SAS Communications 19731979
In December 1973 the first issue of “SAS Communications” was released to the SAS User Community. Below is an extract of issue #1  a unique and fascinating account of the early days (and members) of the SAS Project Group. A PDF of the original is available here.
More issues to follow!
SAS Communications 19731979
INSTITUTE OF STATISTICS, NORTH CAROLINA STATE UNIVERSITY, RALEIGH, NORTH CAROLINA #1 DECEMBER,1973
The first versions of the Statistical Analysis System remained pretty much within the domain of North Carolina State University. In the sixties, a typical SAS user worked at N.C.S.U. and had only to call or walk across campus to discuss the system with its developers. The user had full opportunity to find out about the thencurrent capabilities of SAS, the plans that Messrs. Barr and Goodnight had for the system, some of the outoftheordinary tasks to which SAS could be put, and so forth.
Expanded and refined into what we believe to be the most powerful, flexible system extant for data management and analysis, SAS now boasts users at more than 100 installations across the United States and overseas. The informal network of communication is no longer adequate for serving the enlarged community of SAS users. We of the SAS project group are therefore launching SAS Communications. This newsletter will, we hope, involve users in the continuing development of SAS and aid them in their use of the current version.
SAS Communications will be published at irregular intervals in an informal format, for we value the contributions that easy, spontaneous interaction between users and developers have already made and assuredly will make to the system.
The newsletter will highlight SAS features that are commonly overlooked. It will outline the activities of the SAS project group and the goals that the group intends to meet. Application notes — special ways of using SAS — will be featured too, as will notes on the algorithms embodied in SAS. We shall describe additions to the Supplementary Procedures Library, the collection of specialpurpose procedures written by the staff and by users. Profiles of the people who make up the project group will be included. Other publications about SAS will be listed. We also plan to initiate a users’ forum, wherein a user can question or comment to the staff and other users. Finally, every few issues, we will include an uptodate index of the articles in SAS Communications.
We urge you, the users, to contribute to SAS Communications; it is only with your help that SAS can grow to meet the needs of the community it serves.
Jolayne Service
for
SAS Project Group
A. J. Barr, Systems
J. H. Goodnight, Procedures and Administration
J. Service, Documentation
C. G. Perkins, Assistant for Systems
J. Sall, Assistant for Procedures
B. Reeves, Administrative Assistant
H, J. Kirk, Consulting
S. L. Biggs. Consulting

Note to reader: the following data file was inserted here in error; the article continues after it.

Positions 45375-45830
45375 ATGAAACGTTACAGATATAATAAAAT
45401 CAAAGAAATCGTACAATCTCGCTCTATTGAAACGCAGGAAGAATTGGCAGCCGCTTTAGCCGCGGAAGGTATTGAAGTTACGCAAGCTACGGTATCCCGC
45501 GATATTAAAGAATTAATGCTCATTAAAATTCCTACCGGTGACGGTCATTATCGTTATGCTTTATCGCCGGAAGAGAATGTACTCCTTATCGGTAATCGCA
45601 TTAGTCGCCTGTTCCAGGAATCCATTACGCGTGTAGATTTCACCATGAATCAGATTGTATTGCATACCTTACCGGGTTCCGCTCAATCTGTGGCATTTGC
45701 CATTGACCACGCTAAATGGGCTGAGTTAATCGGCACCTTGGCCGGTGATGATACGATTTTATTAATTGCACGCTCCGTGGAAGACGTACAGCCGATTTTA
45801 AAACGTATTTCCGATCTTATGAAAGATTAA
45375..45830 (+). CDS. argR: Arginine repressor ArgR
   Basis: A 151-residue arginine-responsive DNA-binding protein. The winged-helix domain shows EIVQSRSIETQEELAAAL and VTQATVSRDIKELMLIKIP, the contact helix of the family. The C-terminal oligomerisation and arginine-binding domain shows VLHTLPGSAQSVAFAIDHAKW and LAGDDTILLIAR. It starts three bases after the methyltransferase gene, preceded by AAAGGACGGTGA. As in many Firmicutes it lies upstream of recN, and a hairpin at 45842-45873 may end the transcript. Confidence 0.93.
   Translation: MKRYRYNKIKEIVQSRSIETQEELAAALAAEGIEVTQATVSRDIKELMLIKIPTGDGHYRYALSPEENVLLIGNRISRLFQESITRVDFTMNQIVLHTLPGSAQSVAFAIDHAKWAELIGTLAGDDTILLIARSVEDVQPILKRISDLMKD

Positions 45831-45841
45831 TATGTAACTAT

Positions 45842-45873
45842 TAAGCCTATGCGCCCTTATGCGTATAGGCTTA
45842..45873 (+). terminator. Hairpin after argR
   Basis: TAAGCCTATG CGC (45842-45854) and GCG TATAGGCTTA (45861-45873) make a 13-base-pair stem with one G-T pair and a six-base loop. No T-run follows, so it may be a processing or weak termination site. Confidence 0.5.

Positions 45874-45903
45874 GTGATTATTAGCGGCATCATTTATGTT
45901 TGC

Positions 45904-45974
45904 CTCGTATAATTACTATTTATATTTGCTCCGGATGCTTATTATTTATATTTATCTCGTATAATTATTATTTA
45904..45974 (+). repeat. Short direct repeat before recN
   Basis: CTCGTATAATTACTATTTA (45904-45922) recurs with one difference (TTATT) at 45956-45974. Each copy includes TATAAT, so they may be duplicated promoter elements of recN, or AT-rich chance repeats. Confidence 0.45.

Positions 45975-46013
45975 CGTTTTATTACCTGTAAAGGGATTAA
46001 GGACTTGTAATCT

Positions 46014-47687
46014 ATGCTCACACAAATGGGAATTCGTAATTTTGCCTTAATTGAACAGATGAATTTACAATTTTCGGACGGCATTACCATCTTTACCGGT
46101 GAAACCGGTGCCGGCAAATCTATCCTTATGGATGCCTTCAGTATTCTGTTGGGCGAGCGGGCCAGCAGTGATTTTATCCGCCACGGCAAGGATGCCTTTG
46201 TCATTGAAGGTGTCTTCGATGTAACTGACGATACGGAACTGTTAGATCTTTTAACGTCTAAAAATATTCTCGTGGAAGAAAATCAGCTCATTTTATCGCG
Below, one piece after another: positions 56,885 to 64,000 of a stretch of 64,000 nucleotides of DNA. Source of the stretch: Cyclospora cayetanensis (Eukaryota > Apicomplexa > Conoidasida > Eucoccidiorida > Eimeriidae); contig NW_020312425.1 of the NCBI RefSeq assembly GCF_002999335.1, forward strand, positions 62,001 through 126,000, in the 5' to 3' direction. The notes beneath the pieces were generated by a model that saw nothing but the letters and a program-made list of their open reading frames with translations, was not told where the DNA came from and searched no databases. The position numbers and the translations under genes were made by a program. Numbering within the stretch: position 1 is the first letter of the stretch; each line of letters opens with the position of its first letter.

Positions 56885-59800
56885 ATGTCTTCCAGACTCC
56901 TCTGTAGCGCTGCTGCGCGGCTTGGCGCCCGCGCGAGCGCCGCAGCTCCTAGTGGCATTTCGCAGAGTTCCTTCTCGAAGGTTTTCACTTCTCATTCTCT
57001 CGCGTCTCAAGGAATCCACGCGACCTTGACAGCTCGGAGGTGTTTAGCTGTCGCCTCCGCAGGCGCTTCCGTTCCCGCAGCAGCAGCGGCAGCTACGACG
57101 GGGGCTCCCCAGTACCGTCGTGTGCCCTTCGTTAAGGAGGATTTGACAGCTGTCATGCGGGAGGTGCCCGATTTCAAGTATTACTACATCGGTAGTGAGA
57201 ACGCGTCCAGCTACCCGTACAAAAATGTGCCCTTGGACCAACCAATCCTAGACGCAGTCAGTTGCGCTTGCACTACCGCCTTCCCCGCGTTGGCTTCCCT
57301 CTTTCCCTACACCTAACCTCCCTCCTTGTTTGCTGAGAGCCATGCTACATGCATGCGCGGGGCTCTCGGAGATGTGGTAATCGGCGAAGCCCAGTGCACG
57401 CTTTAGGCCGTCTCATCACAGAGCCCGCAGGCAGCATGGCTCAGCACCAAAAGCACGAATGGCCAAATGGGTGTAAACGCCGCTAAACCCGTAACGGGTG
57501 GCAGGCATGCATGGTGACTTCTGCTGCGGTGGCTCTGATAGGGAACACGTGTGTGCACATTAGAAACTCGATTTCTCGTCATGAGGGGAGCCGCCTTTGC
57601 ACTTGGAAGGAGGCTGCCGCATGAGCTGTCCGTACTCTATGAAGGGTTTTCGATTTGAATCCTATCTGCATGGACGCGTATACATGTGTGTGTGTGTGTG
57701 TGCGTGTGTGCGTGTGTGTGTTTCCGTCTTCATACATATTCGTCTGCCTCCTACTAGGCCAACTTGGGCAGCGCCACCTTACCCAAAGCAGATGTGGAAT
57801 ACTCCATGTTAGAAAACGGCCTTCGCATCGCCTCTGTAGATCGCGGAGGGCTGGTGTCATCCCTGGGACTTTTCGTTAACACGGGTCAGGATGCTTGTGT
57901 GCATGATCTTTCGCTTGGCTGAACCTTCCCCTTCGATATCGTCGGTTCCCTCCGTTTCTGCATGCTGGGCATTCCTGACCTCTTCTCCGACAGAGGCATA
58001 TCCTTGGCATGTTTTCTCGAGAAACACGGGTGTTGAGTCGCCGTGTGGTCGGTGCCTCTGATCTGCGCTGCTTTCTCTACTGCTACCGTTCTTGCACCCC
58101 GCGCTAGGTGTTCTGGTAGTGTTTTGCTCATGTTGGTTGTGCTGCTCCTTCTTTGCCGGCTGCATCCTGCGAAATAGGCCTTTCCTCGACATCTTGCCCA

SAS GROWS
A. J. Barr is currently rewriting the “systems” portion of SAS, that part which builds data sets and processes SAS statements. Multiple aims characterize his activity.
First, Mr. Barr is making it easier to expand the capabilities of the system. He is also making the internal workings of SAS clearer to other systems programmers, who might wish to make specialpurpose modifications of SAS.
The rewritten system will handle data sets better, especially partitioned data sets. Less Job Control Language will have to be used to store and retrieve SAS data sets. Data sets on magnetic tapes will acquire some of the flexibility now associated with disk data sets.
An installation will be able to “autobatch” SAS jobs; that is, to run series of small SAS jobs endtoend very efficiently. Users familiar with autobatched versions of the programming language compilers WATFIV and PL/C will recnogize the advantages of autobatching. Also, SAS will be easier to invoke interactively under the Time Sharing Option (TSO) of the IBM operating system.
The new SAS will include reportwriting capabilities. A user will be able to make SAS produce a customized, possibly annotated report, easily readable by people unfamiliar with computers.
Finally, Mr. Barr is making SAS statements more consistent and flexible. For example, where a user would now write
Q2 Q3 Q4 Q5 Q6 Q7
he will be able simply to write
Q2Q7
Other members of the SAS project group are developing and modifying SAS Procedures. J. H. Goodnight is preparing a procedure to perform nonlinear leastsquares curvefitting. Expanded capabilities are being added to DISCRIM, the discriminant analysis procedure. Carroll Perkins is working on a procedure for producing histograms.
NEW SPONSORS FOR SAS
The Directors of the Southern Regional Agricultural Experiment Stations approved in June, 1973, the project titled, “The Statistical Analysis System: Its Development and Maintenance.” This project prcvides a new source of funding for SAS, insuring its growth for the next five years. Participating in the project are:
 The State Agricultural Experiment Stations of Alabama (at Auburn University)
 Florida (at the University of Florida)
 Georgia (at the University of Georgia)
 Kentucky (at the University of Kentucky)
 Louisiana (at Louisiana State University)
 North Carolina (at North Carolina State University)
 Oklahoma (at Oklahoma State University)
 South Carolina (at Clemson University)
 Tennessee (at the University of Tennessee)
 Texas (at Texas A & M University)
 Virginia (at Virginia Polytechnic Institute and State University)
 The Agricultural Research Services of the United States Department of Agriculture